21 Aug 2014
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O'Shea: Community Needs To Be Present At Vorberg's Sentencing

Community's work still isn't done in case of convicted Oak Lawn fondler. Parents need to be present at May 12 sentencing, Ald. Matt O'Shea says.

O'Shea: Community Needs To Be Present At Vorberg's Sentencing


For 19th Ward Ald. Matt O’Shea and scores of other residents in Beverly, Mt. Greenwood and Oak Lawn, the trial of Daniel Vorberg was personal.

The convicted fondler now awaits sentencing after a jury found him guilty of public indecency almost a year after he was arrested for masturbating in his car while watching a group of children play in Mt. Greenwood on April 30, 2013.

A Mt. Greenwood mom called out to her fiancé when she saw Vorberg in his car pleasuring himself near her daughter and friends. Her fiancé ran outside to the front of their house, and in his ten-second confrontation with Vorberg, was able to snap a picture with his cell phone of Vorberg’s BMW speeding away.

The photo, which showed a clear image of the car’s license plate number, led police to Vorberg the next day, where he was arrested outside of his Oak Lawn home.

O’Shea attended most of the two-day trial. On Tuesday, the first day of trial, the benches inside Room 107 at the Bridgeview Courthouse were filled with residents from Mt. Greenwood and Oak Lawn, where Vorberg had been acquitted after two trials of trying to lure three 11-year-old girls to his car in 2009.

“[Our office] goes to court for building violations or any type of criminal case,” O’Shea said. “This was personal. These crimes against children, our most vulnerable, when something like this happens we drop everything and it’s all hands on deck.”

Whether Associate Judge Stephen Connolly was aware there was a Chicago alderman sitting in his courtroom, O’Shea doesn’t know.

“I have to believe based on all of the P.R. we got, our office has been involved for the past 11 months, that everyone knew we were there in force,” O’Shea said. “Those preliminary hearings had as many residents from the Village of Oak Lawn as Beverly, neighbors who live near where the Vorberg family resides in Oak Lawn and people affected by his past criminal behavior.”

O’Shea says he thought of his own children during witness testimony, especially star witness Kelly Maloney, who was left in charge of several children that warm, spring afternoon of a year ago.

Kelly just happened to be looking out a second floor window to check on the playing children as she stepped away to go to bathroom, when something caught her eye. During court, Vorberg did not show any visible reaction when the state’s witnesses testified about his acts.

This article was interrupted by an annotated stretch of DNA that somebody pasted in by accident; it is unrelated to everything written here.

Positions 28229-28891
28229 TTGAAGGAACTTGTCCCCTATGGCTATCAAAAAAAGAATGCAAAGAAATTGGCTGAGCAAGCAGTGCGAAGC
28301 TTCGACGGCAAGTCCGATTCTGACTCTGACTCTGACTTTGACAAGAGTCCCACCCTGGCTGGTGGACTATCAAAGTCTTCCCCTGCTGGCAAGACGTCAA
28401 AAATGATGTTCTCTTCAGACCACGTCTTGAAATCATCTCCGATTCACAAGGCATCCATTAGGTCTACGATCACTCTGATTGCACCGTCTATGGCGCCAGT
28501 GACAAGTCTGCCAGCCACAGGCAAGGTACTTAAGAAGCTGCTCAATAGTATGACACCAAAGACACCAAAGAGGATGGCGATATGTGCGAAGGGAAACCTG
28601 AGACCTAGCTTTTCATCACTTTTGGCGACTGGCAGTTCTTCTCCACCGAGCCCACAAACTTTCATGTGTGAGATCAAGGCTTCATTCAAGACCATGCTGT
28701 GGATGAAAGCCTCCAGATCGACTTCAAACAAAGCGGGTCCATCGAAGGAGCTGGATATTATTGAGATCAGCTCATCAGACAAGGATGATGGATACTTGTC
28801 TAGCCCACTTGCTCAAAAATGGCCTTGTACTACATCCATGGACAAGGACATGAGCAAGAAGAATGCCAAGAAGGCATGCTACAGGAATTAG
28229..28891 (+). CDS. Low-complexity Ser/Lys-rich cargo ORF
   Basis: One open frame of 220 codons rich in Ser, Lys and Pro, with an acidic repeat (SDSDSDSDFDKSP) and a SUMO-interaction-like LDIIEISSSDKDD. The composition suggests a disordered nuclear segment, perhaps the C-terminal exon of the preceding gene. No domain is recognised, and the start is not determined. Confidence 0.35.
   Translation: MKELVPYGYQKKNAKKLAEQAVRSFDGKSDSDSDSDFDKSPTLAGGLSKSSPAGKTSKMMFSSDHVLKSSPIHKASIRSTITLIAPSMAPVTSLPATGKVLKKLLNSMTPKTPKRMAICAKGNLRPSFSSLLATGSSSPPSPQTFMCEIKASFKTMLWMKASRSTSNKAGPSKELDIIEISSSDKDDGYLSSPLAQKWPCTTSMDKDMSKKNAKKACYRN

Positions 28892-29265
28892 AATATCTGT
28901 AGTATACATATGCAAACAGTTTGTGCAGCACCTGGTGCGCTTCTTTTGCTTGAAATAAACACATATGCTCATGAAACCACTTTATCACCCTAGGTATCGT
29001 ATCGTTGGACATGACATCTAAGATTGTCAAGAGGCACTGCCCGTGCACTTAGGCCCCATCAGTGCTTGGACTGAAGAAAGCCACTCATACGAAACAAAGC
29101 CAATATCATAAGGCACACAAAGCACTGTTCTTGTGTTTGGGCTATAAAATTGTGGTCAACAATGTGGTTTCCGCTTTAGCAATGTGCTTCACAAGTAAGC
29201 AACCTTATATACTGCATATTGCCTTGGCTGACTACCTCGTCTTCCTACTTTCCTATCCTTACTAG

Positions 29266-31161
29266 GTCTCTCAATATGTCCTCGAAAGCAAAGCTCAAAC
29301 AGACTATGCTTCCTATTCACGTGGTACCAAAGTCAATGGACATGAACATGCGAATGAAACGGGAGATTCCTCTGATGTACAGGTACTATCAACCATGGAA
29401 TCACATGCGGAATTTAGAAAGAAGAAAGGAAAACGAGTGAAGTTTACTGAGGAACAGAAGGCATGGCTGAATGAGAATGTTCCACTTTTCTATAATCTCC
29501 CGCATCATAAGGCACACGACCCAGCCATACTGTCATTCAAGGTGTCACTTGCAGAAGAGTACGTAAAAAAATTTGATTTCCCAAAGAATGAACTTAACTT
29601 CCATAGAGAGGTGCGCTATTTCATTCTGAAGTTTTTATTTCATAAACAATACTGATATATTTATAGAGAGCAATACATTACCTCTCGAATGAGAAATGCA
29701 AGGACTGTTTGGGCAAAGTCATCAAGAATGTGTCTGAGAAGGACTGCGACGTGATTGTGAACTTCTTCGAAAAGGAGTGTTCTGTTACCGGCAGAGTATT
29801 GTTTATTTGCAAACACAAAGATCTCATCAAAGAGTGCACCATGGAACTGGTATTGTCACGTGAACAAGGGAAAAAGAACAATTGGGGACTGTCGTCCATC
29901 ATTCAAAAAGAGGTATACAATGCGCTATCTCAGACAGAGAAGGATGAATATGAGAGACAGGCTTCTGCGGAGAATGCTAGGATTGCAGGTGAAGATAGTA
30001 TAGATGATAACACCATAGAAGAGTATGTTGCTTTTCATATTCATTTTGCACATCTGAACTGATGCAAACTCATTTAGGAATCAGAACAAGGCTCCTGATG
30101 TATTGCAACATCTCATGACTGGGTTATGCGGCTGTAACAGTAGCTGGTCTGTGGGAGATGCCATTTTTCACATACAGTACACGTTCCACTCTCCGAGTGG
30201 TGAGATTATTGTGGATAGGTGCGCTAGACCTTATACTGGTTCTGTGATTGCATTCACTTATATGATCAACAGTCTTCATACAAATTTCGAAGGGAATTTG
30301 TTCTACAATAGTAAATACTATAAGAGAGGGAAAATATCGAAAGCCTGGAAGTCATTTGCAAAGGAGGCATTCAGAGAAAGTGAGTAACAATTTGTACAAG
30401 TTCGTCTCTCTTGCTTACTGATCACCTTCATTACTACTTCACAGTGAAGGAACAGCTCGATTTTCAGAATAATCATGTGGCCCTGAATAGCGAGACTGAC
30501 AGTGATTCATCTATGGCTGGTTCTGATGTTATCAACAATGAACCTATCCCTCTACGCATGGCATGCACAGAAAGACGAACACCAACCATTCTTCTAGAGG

“You thought of your own children and how you’d react in that situation, looking out the window and the shock of seeing that,” he said.  “It’s sad when children can’t play in front of their own home. We live in a community where kids play up and down the sidewalks and on the front lawn, and then this sick SOB comes along.”

O’Shea had to leave Wednesday afternoon before closing arguments, but he kept in close contact with volunteer court advocate, Sr. Patricia Maloney, while the jury was in deliberation.

He said he felt a host of emotions hearing of the guilty verdict.

“It was relief, it was excitement that this guy is finally going to get convicted,” the Chicago alderman said. “It was gratitude to 22nd District police, specifically the Area South Detective Division who worked so hard, and put many people on this case to make sure it was a solid case.”

O’Shea also praised Cook County Assistant State’s Attorney Tom Simpson for “the unbelievable job preparing this case and arguing it.”

He was especially thankful to Kelly Maloney, and her fiancé, John Gregus, the two adults who identified Vorberg in photo and physical lineups, and testified in court, seeing what they saw a year ago in front of their home on Spaulding Avenue, to the finish.

“It would have been real easy for Kelly to yell out the window and call 911 to give a brief description of the car, so Dan Vorberg could go find another group of children to victimize in our local communities,” O’Shea said. “Instead she yelled at John to go out there and track this predator down and deliver a strong case.”

Vorberg’s next court appearance is on May 12, when Judge Connolly is likely to render sentence. Vorberg’s attorney is also expected to file a motion for a new trial.

The Oak Lawn man faces up to three years in prison for one felony count of public indecency, because the crime took place within 500 feet of an elementary school. Court testimony gave the exact measurement between Vorberg's BMW and Cassell Elementary as 171 feet. 

He has a lengthy arrest record dating back to 2001, including charges of retail theft, driving while under the influence, distributing inappropriate materials to a minor (the case was dropped when the witness did not show up in court), and the attempted child abductions in Oak Lawn.

Vorberg could also be given credit for time served in Cook County Jail, where he has spent the past eleven months awaiting trial, that could be applied to his sentence. 

O’Shea wants parents from Cassell Elementary School in Mt. Greenwood, the Village of Oak Lawn, law enforcement and the 19th Ward Community to all be present at the Bridgeview Courthouse on May 12.

“Wild horses couldn’t drag me away,” O’Shea said. 

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